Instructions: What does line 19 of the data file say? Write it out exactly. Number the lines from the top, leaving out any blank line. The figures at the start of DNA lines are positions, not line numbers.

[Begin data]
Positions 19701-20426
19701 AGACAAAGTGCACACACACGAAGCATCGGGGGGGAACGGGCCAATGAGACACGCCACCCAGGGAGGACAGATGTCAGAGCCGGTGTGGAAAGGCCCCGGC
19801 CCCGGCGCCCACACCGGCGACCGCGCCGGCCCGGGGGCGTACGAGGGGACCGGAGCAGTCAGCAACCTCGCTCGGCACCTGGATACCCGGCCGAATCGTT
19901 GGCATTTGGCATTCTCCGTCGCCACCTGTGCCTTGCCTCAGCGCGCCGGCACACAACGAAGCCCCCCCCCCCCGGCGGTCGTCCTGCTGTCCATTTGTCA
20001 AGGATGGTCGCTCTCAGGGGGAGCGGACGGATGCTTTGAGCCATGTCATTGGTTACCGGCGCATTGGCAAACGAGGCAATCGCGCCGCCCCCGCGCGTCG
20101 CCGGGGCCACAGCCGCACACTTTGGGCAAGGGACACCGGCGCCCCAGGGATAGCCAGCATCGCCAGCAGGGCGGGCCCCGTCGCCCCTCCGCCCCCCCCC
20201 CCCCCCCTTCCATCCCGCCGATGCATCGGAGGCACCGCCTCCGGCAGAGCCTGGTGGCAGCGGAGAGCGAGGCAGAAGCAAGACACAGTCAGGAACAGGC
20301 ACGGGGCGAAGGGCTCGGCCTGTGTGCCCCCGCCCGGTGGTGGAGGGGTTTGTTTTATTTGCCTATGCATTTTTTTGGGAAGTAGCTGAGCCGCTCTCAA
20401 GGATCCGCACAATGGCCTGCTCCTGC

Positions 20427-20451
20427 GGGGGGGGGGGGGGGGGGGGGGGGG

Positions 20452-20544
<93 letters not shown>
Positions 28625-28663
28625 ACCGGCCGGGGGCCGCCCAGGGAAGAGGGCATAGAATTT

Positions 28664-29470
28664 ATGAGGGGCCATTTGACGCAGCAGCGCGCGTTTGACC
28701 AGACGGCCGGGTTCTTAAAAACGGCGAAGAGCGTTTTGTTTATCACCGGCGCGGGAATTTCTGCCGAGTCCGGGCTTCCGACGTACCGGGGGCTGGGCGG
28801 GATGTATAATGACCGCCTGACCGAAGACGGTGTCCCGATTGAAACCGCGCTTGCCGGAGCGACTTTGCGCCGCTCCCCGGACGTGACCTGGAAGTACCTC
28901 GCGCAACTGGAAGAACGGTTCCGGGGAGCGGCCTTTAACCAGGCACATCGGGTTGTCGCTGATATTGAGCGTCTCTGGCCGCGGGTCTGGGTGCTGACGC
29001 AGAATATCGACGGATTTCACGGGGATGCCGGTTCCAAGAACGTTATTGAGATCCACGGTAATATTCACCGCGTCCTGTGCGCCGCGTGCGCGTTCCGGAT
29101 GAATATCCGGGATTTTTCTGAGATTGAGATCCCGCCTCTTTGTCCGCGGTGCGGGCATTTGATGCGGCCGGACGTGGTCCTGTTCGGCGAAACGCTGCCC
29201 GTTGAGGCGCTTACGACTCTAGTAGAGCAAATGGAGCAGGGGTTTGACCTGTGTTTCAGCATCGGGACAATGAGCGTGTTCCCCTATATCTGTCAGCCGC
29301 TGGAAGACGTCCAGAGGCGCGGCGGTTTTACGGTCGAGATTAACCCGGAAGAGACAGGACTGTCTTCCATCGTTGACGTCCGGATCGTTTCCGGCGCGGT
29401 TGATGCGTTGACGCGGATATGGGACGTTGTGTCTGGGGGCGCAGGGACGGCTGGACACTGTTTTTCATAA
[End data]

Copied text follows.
28801 GATGTATAATGACCGCCTGACCGAAGACGGTGTCCCGATTGAAACCGCGCTTGCCGGAGCGACTTTGCGCCGCTCCCCGGACGTGACCTGGAAGTACCTC